of Artemis at Ephesus
(Present day Turkey)
to Goddess Artemis
AD by Goths
425 ft. (129m)
|Made of: Mostly
in a series of temples to Artemis on this site.
800 years after its
destruction, the magnificent Temple of Artemis at Ephesus, one
of the Seven Wonders of the Ancient World, had been completely
forgotten by the people of the town that had once held it in such
And there is no doubt
that the temple was indeed magnificent. "I have seen the walls
and Hanging Gardens of ancient Babylon," wrote Philon of Byzantium,
"the statue of Olympian Zeus, the Colossus of Rhodes, the mighty
work of the high Pyramids and the tomb of Mausolus. But when I
saw the temple at Ephesus rising to the clouds, all these other
wonders were put in the shade."
So what happened to
this great temple? And what happened to the city that hosted it?
What turned Ephesus from a busy port of trade to a few shacks
in a swamp?
The Shrine to the
The first shrine to
the Goddess Artemis was probably built around 800 B.C. on a marshy
strip near the river at Ephesus. The Ephesus goddess Artemis,
sometimes called Diana, is not quite the same figure as was worshiped
in Greece. The Greek Artemis was the goddess of the hunt. The
Ephesus Artemis was a goddess of fertility and was often pictured
as draped with eggs or multiple breasts, symbols of fertility,
from her waist to her shoulders.
That earliest temple
contained a sacred stone, probably a meteorite, that had "fallen
from Jupiter." The shrine was destroyed and rebuilt several times
over the next few hundred years. By 600 B.C., the city of Ephesus
had become a major port of trade and an architect named Chersiphron
was engaged to build a new, larger temple. He designed it with
high stone columns. Concerned that carts carrying the columns
might get mired in the swampy ground around the site, Chersiphron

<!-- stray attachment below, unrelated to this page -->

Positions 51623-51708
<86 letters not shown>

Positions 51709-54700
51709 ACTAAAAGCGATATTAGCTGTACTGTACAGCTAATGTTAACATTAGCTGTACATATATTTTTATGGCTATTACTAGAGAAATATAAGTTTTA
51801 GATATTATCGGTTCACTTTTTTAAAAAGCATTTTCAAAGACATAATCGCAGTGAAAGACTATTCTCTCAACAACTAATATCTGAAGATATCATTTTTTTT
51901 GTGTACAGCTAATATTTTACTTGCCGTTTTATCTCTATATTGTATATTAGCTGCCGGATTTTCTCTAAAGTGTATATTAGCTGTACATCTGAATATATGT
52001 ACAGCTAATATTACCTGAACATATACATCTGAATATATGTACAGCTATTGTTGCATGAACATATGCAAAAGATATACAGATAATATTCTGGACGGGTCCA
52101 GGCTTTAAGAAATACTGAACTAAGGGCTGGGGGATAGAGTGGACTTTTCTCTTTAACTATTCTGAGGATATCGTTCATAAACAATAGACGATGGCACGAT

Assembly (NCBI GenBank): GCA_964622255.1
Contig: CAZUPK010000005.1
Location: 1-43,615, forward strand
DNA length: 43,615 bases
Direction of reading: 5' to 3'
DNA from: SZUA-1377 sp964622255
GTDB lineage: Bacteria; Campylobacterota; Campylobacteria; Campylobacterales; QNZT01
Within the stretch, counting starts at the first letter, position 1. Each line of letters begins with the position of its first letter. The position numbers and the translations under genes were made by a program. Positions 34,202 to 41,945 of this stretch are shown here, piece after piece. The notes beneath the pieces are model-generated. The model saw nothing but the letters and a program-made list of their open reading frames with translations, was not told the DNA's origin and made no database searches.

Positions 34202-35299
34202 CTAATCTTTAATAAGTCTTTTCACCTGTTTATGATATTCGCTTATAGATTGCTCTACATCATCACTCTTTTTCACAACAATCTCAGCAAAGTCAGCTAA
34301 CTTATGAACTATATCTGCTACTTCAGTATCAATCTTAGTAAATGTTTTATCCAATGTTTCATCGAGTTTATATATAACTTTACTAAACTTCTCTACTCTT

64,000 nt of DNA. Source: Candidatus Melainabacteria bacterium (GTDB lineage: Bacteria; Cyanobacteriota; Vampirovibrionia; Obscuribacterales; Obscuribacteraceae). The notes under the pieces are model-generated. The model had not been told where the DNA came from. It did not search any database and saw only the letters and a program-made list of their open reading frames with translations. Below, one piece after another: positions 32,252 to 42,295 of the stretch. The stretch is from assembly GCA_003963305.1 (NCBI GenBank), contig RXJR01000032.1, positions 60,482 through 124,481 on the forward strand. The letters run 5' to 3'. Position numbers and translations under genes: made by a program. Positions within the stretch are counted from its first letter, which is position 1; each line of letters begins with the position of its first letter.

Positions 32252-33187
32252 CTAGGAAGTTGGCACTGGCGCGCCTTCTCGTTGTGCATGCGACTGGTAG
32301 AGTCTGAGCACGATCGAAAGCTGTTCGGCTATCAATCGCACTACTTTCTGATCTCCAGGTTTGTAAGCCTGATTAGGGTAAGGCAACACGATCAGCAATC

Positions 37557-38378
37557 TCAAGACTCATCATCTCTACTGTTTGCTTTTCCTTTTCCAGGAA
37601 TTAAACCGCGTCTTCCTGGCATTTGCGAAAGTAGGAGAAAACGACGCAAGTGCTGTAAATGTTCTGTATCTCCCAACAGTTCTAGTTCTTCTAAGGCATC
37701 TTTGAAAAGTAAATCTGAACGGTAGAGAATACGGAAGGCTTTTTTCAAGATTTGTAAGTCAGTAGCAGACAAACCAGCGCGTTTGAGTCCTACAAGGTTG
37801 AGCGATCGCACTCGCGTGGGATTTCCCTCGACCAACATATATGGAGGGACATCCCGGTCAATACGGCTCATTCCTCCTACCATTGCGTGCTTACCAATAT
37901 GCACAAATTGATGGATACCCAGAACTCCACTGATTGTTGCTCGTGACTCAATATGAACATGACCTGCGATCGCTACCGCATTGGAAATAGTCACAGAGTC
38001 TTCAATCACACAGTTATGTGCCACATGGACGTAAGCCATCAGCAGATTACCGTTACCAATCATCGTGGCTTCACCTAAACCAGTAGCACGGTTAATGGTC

laid the columns on their sides and had them rolled to where they
would be erected.
This temple didn't
last long. According to one story in 550 B.C., King Croesus of
Lydia conquered Ephesus and the other Greek cities of Asia Minor
and during the fighting, the temple was destroyed. An archeological
examination of the site, however, suggests that a major flood
hit the temple site at about the same time and may have been the
actual cause of the destruction. In either case, the victorious
Croesus proved himself a gracious new ruler by contributing generously
to the building of a replacement temple.
This next temple dwarfed
those that had come before it. The architect is thought to be
a man named Theodorus. Theodorus's temple was 300 feet in length
and 150 feet wide with an area four times the size of the previous
temple. More than one hundred stone columns supported a massive
roof. One unusual feature of the temple was that a number of columns
had bases that were carved with figures in relief.
The new temple was
the pride of Ephesus until 356 B.C. when tragedy struck. A young
Ephesian named Herostratus, who would stop at nothing to have
his name go down in history, set fire to the wooden roof of the
building. He managed to burn the structure to the ground. The
citizens of Ephesus were so appalled by this act that after torturing
Herostratus to death, they issued a decree that anyone who even
spoke of his name would be put to death.
One of the legends
that grew up about the great fire was that the night that the
temple burned was the very same night that Alexander the Great
was born. According to the story, the goddess Artemis was so preoccupied
with Alexander's safe birth she was unable to save her own temple
from its fiery destruction.
the Great Temple
Shortly after the fire,
a new temple was commissioned. The architect was Scopas of Paros,
one of the most famous sculptors of his day. By this point Ephesus
was one of the greatest cities in Asia Minor and no expense was
spared in the reconstruction. According to Pliny the Elder, a
Roman historian, the new temple was a "wonderful monument of Grecian
magnificence, and one that merits our genuine admiration."
The temple was built
in the same wet location as before. To prepare the ground, Pliny
recorded that "layers of trodden charcoal were placed beneath,
with fleeces covered with wool upon the top of them." Pliny also
noted that one of the reasons the builders kept the temple on
its original marshy location was that they reasoned it would help
protect the structure from the earthquakes which plagued the region.
The great temple is
thought to be the first building completely constructed with marble.
Like its predecessor, the temple had 36 columns whose lower portions
were carved with figures in high-relief. The temple also housed
many works of art including four bronze statues of Amazon women.
The Amazons, according to myth, took refuge at Ephesus from Heracles,
the Greek demigod, and founded the city.
Pliny recorded the
length of this new temple at 425 feet and the width at 225 feet.
Some 127 columns, 60 feet in height, supported the roof. In comparison